Umami was discovered in Japanese cuisine by a Japanese person. In 1906, this Japanese scientist discovered umami in kombu seaweed. After that it was discovered in dried bonito flakes and shitake mushroom. Today we can taste umami in broth from kombu seaweed, dried bonito flakes and shitake.
Also, shibumi is an original word in Japanese. If you think of shibui food or drink, it would be a strong tea or a tannic taste of full-bodied red wine. In addition, we have a shibui persimmon in Japan. When you eat unsweet persimmon, it would be such a terrible taste that you can’t eat it anymore. That is shibui tatste, but if you have not experienced it, it is hard to imagine the taste. So, please try it if you have a chance it is really bad though…)
When you change the last letter “mi” of these words for tastes to “i”, the nouns turn to adjectives. And, the adjectives have other meanings than just tastes. I will introduce them today.
1. amai (sweet)
I wrote about this before, so please see my old post.
2. umai (savory, delicious)
When umami turns to umai, it means the same as oishi. Men can use umai istead of oishi.
Other meaning A: skillfull
Example: kare wa uta ga umai. (He is good at singing.)
Other meaning B: in a satisfactory state
Example: saikin shigoto ga umaku itteiru. (Lately my work has been going well.)
*umaku is an adverb.
3. oishi (delicious)
Other meaning: in a satisfactory state with stronger connotation of being profitableExample: sono toshi wa oishi hanashi da. (That investment sounds good.)
4. mazui (awful tasting)
Other meaning: awkward, unlucky
Example: sono hanashi wa tannin ni kikareru to, mazui. (If another person hears this story, it would be bad.)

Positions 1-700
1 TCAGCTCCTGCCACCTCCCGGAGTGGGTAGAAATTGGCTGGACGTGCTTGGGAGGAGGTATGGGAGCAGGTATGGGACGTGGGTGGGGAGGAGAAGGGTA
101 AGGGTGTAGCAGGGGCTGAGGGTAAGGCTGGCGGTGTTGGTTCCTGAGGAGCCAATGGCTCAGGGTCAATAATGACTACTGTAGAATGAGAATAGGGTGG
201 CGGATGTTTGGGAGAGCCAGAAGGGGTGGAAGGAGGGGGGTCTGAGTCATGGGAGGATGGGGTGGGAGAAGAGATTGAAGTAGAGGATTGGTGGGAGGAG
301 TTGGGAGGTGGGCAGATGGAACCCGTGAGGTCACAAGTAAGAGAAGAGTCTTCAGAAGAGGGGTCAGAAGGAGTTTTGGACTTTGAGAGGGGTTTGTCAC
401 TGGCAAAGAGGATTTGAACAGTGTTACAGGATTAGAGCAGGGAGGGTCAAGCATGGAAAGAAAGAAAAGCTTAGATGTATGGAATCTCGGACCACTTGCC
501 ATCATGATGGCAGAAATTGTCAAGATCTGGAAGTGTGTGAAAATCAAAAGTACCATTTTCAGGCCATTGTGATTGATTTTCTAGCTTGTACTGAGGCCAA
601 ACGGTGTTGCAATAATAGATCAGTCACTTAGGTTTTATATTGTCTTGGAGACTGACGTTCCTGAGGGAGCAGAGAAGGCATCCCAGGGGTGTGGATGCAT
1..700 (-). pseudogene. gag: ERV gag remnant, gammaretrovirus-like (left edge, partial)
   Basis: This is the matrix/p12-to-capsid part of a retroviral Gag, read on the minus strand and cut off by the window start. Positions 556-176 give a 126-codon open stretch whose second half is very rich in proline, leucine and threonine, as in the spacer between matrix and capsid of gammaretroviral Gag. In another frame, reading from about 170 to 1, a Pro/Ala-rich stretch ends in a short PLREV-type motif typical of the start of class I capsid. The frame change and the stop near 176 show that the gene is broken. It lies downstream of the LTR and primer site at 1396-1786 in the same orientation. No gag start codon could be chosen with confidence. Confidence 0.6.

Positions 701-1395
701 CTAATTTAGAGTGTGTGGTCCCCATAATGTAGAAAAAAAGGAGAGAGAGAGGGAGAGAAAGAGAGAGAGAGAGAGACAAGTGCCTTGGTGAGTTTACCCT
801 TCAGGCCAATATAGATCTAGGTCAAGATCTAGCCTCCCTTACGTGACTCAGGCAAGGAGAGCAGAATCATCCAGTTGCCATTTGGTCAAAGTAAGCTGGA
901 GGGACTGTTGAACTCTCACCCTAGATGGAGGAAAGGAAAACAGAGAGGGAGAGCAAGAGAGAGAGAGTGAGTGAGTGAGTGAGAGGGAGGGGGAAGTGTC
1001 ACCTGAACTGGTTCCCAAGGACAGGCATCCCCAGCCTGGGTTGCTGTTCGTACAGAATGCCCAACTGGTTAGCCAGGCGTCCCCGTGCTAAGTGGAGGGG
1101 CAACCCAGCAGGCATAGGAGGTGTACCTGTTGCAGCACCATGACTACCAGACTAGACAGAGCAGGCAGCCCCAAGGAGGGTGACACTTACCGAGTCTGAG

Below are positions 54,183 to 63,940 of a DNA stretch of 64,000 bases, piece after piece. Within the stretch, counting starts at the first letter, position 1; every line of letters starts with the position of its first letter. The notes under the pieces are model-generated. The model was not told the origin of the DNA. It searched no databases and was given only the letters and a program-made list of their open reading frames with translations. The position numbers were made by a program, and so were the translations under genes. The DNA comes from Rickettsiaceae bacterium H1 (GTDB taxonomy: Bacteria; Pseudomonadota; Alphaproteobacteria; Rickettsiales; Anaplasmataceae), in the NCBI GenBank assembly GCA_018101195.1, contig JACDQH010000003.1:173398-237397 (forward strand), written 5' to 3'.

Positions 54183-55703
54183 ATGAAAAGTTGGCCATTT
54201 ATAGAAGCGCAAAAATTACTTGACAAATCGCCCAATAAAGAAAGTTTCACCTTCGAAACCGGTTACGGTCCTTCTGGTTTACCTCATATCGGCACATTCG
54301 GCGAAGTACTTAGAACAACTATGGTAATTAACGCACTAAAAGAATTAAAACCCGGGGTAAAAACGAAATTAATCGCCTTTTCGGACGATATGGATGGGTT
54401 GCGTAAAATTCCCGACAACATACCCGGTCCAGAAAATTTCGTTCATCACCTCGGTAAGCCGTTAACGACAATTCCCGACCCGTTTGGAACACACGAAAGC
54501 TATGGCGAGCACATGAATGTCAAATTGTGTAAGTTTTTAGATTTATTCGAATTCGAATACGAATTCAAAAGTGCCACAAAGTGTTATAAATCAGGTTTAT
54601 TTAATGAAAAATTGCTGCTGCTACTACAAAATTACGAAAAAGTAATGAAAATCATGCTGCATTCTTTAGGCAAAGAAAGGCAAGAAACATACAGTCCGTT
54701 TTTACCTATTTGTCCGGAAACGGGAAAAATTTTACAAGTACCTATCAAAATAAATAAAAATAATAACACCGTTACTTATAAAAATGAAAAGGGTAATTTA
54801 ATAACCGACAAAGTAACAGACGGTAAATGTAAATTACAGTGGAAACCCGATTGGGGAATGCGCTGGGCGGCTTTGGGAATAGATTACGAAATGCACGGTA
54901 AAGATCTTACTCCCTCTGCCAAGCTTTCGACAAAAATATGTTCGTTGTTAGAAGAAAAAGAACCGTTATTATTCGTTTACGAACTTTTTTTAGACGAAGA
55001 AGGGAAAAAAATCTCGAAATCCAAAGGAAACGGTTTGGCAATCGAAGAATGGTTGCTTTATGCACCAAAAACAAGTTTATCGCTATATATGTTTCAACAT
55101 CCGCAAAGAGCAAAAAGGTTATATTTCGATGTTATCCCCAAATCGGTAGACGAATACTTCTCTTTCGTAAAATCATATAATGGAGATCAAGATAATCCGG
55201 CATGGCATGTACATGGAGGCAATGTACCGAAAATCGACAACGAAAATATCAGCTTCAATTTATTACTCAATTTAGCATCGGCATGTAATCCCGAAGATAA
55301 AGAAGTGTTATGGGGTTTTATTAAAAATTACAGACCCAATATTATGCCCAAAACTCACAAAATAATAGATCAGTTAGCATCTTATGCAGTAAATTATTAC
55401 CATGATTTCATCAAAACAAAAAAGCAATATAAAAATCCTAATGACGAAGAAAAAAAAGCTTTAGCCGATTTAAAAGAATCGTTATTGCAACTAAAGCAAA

5. nigai (bitter)
Other meaning; trying, hardExample: ano shippai wa nigai keien datta. (That failure was a hard experience.)
6. karai (spicy, hot)
Other meaning; harsh, hardExample: ano sensei wa kibishikute, seito e no hyoka mo karai. (That teacher is strict and his evaluation to students is also severe.)
7. suppai (sour)
Basically, suppai means only a sour taste, but there is one expression.
Example: kuchi o suppaku shite iu. → watashi wa annani kuchi o suppaku shite itta noni, anata wa wakatte kurenakatta. (Although I have told you this so many times, you didn’t understand me.) *suppaku is an adverb.Meaning: having to give advice so many times
8. shibui (astringent)
Other meaning A: I wrote this before, but shibui is a word unique to Japanese and it describes a Japanese aesthetic sense. With this sense we feel beauty in a quiet and refined atmosphere, not seek for beauty in brightness. We find shadows beautiful, not light and we find older people attractive, not youth.Example: kono heya no interior wa grey ya beige ga ookute, shibui funiki da. (There is a lot of grey
Other meaning B: serious and unsmiling in appearance (I think this meaning is related to an unpleasant feeling when you eat something astringent.)Example: kare wa tomodachi no warui uwasa o kiite, shibui kao o shita. (He had a sour expression on his face because he heard a bad rumor about his friend.)
Today we know that every cuisine has umami in it, and it is especially strong in Asian food. Therefore, Japanese knew from experience
And, the Japanese feeling of finding beauty in shibui things is expressed in “wabi sabi”, one aspect of Japanese culture